The 2016 Toyota LandCruiser Prado has been released locally with a long-awaited new diesel engine. It's smaller than the outgoing engine, but develops more power and torque and uses less fuel.
Now in it’s 20th year on the Australian market, the Toyota LandCruiser Prado continues to be an incredibly important vehicle for this market's top-selling brand.
The Prado, as we know it, has been a favourite among the Toyota faithful for the two decades it’s been on sale (indeed, it's been the top-selling SUV on the market, full-stop, since its launch in 1997) despite being increasingly lumbered with ageing engines.
That fact has changed with this new 2016 Prado though. Things might look much the same outside, but there's a welcome all-new diesel engine that's a significant step forward, especially in terms of noise refinement. There’s also, finally, a new six-speed automatic transmission.
The petrol V6 engine option, which represents a tiny percentage of sales (less than two per cent this year to date), has also been tweaked a little. However, due to time constraints on the local launch this week, we didn't get a chance to test it.
Despite being smaller, the new diesel makes more power and torque while using less fuel than the old oiler. The new engine weighs in at 2755cc against the 2982cc of the old powerplant and generates 130kW and 450Nm (the manual gets less torque, rated at 420Nm). That’s a 2.4 and 9.7 per cent increase over the old model respectively.
The ADR combined fuel usage is 7.9L/100km with the manual transmission and 8.0L/100km with the automatic. This represents a 10.2 percent improvement from the outgoing model.
You can read our 2016 Toyota Prado pricing and specification breakdown here.
At launch, CarAdvice drove a Prado GXL (starting from $59,990 plus on-road costs) with the manual, a Prado VX (starting from $73,990) with the auto, and a Prado Kakadu (starting from $84,490) with the auto, to glean a solid cross-section of model grades.
The big news for the 2016 Prado thanks largely to the new diesel engine is absolutely the significant improvement in refinement and quietness, a factor from outside at idle and inside the cabin at any speed. While the old Prado is a bona fide tough as nails workhorse that has proven its worth over many years, there’s no doubt whatsoever that the engine was very truck-like. Even at idle, it sounded like a mini Kenworth, let alone when you buried the accelerator pedal and asked it to work a little harder. There was little in the way of refinement under the bonnet.
That lack of refinement and manners has gone out the window with this new Prado. At start up, there’s barely any chatter and once settled into idle, the four-pot turbo engine barely gives away that it’s a diesel. On the highway, you could almost trick passengers into believing you’re driving a petrol engine such is the subtle nature of the oiler at work. Even when you kick down to roll-on overtake, there’s no nasty roar, clattering or even any whistling from the turbo.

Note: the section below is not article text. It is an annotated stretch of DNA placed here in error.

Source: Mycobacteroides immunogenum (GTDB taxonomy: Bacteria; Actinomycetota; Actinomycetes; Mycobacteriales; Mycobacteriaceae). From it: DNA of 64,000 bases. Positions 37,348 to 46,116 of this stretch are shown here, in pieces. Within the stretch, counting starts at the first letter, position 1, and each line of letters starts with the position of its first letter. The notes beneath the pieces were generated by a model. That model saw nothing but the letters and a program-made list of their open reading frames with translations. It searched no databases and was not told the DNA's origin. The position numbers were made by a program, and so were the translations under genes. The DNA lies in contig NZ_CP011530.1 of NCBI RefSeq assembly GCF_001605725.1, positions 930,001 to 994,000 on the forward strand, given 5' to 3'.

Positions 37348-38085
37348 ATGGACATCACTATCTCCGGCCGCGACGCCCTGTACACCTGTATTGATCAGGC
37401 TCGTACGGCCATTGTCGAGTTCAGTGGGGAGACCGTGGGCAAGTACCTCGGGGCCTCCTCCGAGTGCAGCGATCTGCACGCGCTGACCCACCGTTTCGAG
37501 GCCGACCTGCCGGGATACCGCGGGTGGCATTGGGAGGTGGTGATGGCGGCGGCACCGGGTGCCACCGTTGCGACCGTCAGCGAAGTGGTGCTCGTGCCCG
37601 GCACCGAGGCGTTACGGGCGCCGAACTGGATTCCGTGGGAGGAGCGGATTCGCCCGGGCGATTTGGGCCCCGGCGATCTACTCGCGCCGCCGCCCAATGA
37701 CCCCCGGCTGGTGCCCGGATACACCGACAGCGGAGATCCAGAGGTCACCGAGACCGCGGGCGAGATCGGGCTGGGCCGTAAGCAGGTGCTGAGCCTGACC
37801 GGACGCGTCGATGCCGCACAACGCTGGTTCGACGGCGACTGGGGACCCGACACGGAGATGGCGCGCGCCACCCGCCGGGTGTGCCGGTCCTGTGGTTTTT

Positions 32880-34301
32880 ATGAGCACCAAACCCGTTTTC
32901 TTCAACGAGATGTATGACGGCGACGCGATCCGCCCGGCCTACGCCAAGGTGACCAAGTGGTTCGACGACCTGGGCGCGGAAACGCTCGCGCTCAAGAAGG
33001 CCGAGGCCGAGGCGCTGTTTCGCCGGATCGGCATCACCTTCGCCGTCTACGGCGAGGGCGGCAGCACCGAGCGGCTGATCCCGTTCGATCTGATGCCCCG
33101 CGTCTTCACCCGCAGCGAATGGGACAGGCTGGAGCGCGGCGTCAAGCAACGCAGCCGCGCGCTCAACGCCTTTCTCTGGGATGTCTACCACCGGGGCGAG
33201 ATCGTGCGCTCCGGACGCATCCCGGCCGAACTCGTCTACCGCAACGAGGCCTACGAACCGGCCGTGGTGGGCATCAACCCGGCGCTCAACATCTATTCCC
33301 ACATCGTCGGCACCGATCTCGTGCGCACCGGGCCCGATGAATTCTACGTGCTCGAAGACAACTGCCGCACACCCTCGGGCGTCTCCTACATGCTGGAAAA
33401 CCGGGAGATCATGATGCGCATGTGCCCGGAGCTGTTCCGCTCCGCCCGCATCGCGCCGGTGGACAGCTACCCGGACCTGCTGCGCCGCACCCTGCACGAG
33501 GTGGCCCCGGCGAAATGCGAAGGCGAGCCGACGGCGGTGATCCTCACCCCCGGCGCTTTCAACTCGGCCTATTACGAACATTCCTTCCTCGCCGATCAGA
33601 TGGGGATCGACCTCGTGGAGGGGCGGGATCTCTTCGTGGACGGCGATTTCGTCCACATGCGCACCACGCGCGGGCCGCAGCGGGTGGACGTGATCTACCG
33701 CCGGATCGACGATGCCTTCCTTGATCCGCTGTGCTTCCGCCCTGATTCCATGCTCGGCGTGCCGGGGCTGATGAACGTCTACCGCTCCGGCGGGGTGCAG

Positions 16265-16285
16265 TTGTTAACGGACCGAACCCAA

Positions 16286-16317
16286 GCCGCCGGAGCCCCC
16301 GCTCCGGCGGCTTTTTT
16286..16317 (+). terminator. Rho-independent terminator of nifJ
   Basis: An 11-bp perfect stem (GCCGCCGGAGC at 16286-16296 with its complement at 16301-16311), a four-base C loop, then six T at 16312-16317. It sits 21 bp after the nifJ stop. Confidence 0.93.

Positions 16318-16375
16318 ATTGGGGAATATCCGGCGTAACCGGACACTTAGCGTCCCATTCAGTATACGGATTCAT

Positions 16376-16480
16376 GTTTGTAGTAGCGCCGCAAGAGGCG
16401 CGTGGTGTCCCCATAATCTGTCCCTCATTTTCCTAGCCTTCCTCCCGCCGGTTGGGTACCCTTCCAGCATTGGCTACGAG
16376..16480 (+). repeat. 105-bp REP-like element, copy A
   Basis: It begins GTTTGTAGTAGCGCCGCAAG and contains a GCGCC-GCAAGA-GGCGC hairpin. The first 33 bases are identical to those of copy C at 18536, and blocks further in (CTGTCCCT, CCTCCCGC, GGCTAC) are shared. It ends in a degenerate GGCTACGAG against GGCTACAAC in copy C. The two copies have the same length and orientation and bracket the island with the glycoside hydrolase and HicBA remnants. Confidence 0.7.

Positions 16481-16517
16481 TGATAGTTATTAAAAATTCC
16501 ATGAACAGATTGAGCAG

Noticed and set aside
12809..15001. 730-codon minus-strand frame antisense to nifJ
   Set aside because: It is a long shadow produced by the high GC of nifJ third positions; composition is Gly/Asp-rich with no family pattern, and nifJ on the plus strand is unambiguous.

We headed out of the city behind the wheel of the GXL manual and found the gearbox to be easy and smooth to operate. The clutch pedal didn't feel perfect, with a slightly heavy feel, but the gear shift itself was smooth enough for this segment to keep buyers happy. A 50km run along the highway to our off-road test facility illustrated the easy, loping nature of the overdriven fifth and sixth gears.
However, we reached the tipping point some years back where automatics became a smarter choice than manuals for SUVs and now, with a more modern six-speed backing the diesel engine, that’s even more relevant in a vehicle like the Prado. Shifts up or down through the ratios resulted in no loss of momentum or composure. You could argue that more ratios is better than fewer, but with two proper overdriven gears, six does the job nicely.
The ride, especially, is comfortable and the Prado absorbs corrugations and potholes with dismissive ease. It still wallows a little when pushed harder into corners, but personally, I prefer my SUVs to be less about outright handling and more about comfort and bump absorption.
That factor comes into play the more time you spend off-road too, but with our urban road networks as average as they are, it can be a factor on sealed roads. The Prado has always had one of the cushiest rides in the large SUV class and that continues to be the case.